Nothing is a masterpiece - a real masterpiece - till it's about two hundred years old. A picture is like a tree or a church, you've got to let it grow into a masterpiece. Same with a poem or a new religion. They begin as a lot of funny words. Nobody knows whether they're all nonsense or a gift from heaven. And the only people who think anything of 'em are a lot of cranks or crackpots, or poor devils who don't know enough to know anything. Look at Christianity. Just a lot of floating seeds to start with, all sorts of seeds. It was a long time before one of them grew into a tree big enough to kill the rest and keep the rain off. And it's only when the tree has been cut into planks and built into a house and the house has got pretty old and about fifty generations of ordinary lumpheads who don't know a work of art from a public convenience, have been knocking nails in the kitchen beams to hang hams on and screwing hooks in the walls for whips and guns and photographs and calendars and measuring the children on the window frames and chopping out a new cupboard under the stairs to keep the cheese and murdering their wives in the back room and burying them under the cellar flags, that it begins even to feel like a religion. And when the whole place is full of dry rot and ghosts and old bones and the shelves are breaking down with old wormy books that no one could read if they tried and the attic floors are bulging through the servants' ceilings with old trunks and top-boots and gasoliers and dressmaker's dummies and ball frocks and dolls-houses and pony saddles and blunderbusses and parrot cages and uniforms and love letters and jugs without handles and bridal pots decorated with forget-me-nots and a piece out at the bottom, that it grows into a real old faith, a masterpiece which people can really get something out of, each for himself. And then, of course, everybody keeps on saying that it ought to be pulled down at once, because it's an insanitary nuisance.'s Mouth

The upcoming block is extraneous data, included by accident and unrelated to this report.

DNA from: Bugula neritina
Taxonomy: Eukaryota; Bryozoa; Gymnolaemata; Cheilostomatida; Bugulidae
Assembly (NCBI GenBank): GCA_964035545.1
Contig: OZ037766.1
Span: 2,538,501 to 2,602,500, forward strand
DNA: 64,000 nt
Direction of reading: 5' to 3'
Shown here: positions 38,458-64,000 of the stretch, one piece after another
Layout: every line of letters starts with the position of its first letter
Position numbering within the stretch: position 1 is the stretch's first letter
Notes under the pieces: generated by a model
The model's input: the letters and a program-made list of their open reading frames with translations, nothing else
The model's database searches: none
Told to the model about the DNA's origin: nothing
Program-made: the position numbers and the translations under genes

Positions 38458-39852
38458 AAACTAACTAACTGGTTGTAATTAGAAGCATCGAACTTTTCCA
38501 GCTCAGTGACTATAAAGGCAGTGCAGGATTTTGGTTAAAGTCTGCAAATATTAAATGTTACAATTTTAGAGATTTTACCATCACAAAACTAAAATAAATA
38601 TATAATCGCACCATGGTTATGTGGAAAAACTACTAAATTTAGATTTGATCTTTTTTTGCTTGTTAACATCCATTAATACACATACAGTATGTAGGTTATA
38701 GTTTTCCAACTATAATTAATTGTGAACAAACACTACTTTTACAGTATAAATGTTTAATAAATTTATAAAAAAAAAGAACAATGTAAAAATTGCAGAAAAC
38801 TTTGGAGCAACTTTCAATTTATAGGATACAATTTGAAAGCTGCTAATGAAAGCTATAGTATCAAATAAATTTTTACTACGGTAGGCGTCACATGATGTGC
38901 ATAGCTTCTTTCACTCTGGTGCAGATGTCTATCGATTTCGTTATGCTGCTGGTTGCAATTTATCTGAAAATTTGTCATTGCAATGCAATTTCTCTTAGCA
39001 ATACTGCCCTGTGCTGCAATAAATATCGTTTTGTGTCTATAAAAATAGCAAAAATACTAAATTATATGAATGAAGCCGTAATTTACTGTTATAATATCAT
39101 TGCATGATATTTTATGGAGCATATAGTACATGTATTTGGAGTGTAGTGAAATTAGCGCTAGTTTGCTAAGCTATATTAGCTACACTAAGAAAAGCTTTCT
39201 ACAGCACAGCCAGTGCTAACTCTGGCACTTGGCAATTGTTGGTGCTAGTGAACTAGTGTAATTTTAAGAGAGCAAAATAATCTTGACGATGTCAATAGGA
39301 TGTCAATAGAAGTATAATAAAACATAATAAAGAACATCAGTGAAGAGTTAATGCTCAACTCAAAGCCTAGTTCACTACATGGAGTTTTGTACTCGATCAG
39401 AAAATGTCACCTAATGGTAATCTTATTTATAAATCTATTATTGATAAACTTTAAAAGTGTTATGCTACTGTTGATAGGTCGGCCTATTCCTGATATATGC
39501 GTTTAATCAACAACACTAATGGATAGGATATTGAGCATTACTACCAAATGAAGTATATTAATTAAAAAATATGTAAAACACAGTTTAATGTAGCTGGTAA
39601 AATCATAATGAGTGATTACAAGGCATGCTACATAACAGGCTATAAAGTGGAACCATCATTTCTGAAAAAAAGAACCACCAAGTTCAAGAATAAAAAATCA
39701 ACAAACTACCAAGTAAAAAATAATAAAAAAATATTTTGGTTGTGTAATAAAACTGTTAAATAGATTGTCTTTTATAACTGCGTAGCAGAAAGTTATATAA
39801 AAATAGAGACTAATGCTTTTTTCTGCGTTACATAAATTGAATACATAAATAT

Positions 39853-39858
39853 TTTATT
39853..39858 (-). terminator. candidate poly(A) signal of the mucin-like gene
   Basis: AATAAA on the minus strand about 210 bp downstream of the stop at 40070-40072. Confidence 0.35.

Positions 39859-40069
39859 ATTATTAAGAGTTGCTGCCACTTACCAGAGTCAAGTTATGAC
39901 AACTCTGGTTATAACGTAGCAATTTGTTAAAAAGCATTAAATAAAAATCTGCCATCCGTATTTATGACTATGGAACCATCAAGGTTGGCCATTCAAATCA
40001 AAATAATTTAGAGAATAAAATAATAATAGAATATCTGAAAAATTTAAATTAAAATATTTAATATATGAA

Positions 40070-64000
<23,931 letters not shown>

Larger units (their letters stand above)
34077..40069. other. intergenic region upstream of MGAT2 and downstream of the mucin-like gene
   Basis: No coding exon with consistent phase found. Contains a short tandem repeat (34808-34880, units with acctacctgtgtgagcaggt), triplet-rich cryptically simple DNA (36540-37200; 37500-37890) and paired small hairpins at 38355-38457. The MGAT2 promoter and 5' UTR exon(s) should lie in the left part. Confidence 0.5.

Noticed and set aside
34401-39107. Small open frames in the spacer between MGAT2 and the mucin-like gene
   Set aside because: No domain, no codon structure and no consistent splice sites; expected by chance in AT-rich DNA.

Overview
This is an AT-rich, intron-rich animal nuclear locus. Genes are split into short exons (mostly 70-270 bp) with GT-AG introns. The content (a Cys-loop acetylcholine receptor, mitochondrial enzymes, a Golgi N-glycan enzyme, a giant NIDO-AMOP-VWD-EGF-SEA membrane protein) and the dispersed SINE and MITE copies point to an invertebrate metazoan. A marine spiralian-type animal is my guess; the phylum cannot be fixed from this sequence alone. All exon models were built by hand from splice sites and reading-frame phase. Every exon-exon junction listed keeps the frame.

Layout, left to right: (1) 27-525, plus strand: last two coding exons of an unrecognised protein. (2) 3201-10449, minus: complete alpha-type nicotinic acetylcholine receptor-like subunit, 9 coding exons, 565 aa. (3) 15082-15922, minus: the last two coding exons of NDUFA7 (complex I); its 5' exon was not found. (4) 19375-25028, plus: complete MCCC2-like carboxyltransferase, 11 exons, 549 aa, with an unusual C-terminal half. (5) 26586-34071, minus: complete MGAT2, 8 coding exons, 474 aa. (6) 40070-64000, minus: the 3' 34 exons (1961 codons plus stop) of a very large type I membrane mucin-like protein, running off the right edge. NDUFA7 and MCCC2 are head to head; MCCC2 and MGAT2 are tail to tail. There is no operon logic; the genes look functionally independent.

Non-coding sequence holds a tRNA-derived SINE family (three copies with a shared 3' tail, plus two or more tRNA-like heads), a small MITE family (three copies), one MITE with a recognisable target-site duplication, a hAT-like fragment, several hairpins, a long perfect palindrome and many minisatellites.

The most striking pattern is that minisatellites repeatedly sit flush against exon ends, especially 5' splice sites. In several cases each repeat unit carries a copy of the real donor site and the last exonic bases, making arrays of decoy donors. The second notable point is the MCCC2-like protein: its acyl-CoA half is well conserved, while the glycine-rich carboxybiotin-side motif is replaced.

Joyce Cary
All I know was that Dirva stayed with Liro in the days immediately after and that it was Liro who slowly coaxed him back from the jaws of grief. Dirva had Liro, he had no one else and it was then that I began to understand that the things we need from others make their own kind of sense, have their own logic, create their own legitimacy regardless of what we've been taught. If he hadn't had Liro, I am not sure Dirva would have been able to patch himself back together.I am grateful for this, but in the years since, I cannot help but wonder at the sacrifice it required of Liro. It is not easy to hold someone through their grief. It is hard to see someone you love in pain, in irreparable pain. It takes an extraordinary type of kindness, a rare patience, to let the loss run its course. We always want to help, but there are times when there is no help and the pressure to take help only makes things harder on the ones trapped in mourning. I don't know what transpired between them. I don't. But I do know that Dirva left him without explanation, reappeared without warning and that there was nothing for Liro to do but offer himself up. I never knew Liro well, but he seemed to me a very bright man. Like anyone who scraped a childhood by on the street and survived to adulthood, he had a watchfulness about him and an uncannily honed feel for other people. Liro knew the moment Dirva set foot in the City what he would need and what he would take and Liro let him take it anyway.
B.R. Sanders